|Mile-a-minute vine. Photo by Dave Jackson|
An Act that will regulate controlled plants and noxious weeds (Controlled Plant and Noxious Weed Act) has been introduced to the House (HB 790) by Rep. Pashinski et al. and Senate (SB 567) by Senator Argall et al. Both Bills have been referred to the respective Agriculture and Rural Affairs Committees. The new Act would replace the current Noxious Weed Control Law that has been in place for decades.
The new Act will modernize PA's noxious weed law by prioritizing invasive plant management based on the ability to effectively contain or even eradicate certain species. In addition, it will help build awareness of problem weed species that require proactive attention. Now is a great time to let your House and Senate representatives know what you think about this new legislation on noxious weeds.
The new Act groups plants into three categories;
Class A: weeds are currently geographically limited in the Commonwealth and are intended to be eradicated if at all possible. Kudzu and giant hogweed are good examples of Class A weeds. Two new invasive pigweeds (Palmer amaranth and waterhemp) are included as Class A weeds in the new Act. Palmer amaranth is currently a noxious weed in Delaware, Ohio, and Minnesota and is under consideration in several other states.
Class B: weeds are widely established in the Commonwealth and it is not feasible to eradicate them. Although they are still important, limited resources must be focused on the species that will maximize impact. Canada thistle and multiflora rose are examples of Class B weeds.
Class C: weeds pose a potential threat if introduced, but currently are not known to exist in the Commonwealth. A number of Federal noxious weeds are Class C weeds.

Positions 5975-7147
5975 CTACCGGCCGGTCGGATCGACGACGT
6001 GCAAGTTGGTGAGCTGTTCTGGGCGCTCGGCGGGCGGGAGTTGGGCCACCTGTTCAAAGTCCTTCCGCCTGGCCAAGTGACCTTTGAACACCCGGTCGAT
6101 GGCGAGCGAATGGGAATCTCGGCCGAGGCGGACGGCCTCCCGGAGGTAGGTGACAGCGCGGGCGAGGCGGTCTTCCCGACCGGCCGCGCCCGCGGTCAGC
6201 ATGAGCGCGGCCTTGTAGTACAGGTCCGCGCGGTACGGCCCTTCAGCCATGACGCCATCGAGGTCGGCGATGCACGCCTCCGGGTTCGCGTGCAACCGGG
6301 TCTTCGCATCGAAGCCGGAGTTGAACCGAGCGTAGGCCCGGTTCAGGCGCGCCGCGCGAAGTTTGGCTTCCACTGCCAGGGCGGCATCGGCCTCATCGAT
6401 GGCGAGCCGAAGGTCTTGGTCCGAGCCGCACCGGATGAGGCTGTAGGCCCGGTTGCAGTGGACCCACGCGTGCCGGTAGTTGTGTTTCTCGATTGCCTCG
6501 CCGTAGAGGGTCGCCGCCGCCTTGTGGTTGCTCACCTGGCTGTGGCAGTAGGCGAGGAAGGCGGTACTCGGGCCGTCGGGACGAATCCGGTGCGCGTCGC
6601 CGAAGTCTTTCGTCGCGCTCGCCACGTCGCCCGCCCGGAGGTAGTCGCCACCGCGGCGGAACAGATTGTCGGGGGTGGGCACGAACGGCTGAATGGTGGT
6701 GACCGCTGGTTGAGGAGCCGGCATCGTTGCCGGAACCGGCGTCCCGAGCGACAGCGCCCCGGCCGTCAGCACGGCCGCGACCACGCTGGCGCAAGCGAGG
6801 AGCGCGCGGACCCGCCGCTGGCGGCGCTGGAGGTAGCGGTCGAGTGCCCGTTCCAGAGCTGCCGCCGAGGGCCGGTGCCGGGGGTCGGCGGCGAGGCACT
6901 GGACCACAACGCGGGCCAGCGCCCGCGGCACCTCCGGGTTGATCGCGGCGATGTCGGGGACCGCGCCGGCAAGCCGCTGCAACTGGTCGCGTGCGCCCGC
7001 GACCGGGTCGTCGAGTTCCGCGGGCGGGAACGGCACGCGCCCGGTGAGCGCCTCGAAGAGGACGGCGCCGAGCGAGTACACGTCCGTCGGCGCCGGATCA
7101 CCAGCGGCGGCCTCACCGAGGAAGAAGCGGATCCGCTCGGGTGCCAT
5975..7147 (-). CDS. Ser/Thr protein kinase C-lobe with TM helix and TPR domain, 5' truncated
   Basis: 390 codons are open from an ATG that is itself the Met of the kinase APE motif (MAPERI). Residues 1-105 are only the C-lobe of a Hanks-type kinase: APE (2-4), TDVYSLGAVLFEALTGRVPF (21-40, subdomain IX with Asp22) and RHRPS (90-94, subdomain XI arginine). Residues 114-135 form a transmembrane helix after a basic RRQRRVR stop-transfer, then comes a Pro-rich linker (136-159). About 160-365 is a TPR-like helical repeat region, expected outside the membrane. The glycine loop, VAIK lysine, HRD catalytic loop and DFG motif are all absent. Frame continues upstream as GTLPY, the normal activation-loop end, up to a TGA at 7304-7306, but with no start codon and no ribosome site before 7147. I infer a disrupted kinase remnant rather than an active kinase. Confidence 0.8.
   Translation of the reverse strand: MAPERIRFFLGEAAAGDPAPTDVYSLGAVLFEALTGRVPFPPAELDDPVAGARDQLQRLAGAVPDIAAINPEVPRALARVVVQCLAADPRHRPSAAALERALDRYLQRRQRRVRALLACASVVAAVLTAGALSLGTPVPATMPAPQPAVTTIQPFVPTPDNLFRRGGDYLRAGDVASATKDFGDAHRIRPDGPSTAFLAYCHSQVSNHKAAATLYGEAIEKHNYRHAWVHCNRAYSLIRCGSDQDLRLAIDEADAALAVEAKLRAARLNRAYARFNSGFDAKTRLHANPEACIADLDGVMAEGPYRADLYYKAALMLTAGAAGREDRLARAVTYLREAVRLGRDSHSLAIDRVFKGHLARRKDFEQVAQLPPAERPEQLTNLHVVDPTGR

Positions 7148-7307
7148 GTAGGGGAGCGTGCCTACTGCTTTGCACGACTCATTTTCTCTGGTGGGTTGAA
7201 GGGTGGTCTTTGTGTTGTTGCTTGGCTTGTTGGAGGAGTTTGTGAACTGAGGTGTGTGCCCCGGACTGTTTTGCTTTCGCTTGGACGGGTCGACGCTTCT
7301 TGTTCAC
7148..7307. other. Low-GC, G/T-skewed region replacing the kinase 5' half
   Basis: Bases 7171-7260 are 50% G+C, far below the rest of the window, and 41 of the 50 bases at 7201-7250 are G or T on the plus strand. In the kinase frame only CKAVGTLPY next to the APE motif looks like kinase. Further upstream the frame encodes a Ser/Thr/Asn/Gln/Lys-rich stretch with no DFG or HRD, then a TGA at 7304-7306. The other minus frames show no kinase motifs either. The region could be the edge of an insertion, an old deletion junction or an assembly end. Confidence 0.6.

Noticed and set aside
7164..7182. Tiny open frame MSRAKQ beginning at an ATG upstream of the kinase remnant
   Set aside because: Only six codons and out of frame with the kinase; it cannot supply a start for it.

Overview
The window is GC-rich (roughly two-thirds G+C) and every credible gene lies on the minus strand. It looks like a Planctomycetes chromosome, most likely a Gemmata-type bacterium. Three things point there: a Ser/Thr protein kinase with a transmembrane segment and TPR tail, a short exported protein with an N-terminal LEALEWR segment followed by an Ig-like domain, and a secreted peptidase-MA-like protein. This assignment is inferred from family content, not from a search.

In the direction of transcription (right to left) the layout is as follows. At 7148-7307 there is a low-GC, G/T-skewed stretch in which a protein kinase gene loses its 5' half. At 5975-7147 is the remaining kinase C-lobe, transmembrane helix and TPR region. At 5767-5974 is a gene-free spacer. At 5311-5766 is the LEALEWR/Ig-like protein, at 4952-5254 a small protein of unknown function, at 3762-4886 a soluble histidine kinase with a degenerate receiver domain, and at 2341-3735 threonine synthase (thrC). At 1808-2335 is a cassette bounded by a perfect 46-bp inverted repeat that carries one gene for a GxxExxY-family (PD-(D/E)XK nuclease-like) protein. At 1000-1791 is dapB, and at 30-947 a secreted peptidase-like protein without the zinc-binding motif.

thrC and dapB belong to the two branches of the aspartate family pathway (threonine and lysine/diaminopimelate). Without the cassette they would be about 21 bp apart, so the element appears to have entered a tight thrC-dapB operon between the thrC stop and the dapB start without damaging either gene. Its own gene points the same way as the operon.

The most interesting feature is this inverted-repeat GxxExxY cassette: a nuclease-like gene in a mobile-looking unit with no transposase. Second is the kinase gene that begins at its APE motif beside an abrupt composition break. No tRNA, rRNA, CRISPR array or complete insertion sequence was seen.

What would the new noxious weed law mean to PA?
First and foremost, it would provide increased awareness to recognize that certain weed species are a big problem. Class A weeds will require proactive management and this will help direct educational efforts. Proactive management reduces the chance of movement and introduction onto your farm or in your area.
There are costs associated with monitoring and managing noxious weeds. With the invasive pigweeds, PA imports unwanted seed through other commodities and equipment. This will require additional quality control measures for feed, seed, and forage producers. The seed industry will need to evaluate seed sources, making sure they have a quality product that does not contain noxious weed seed.
Custom equipment operators will need to be diligent about where they operate and about cleaning equipment if they encounter a contaminated farm. Farm supply and export enterprises need to be part of the solution to ensure that noxious weeds are not transported or spread within or out of the state. In the end, the new Controlled Plant and Noxious Weed Act can help to protect the productivity and profitability of the Commonwealth and position PA as a leader among other states regarding proactive weed management.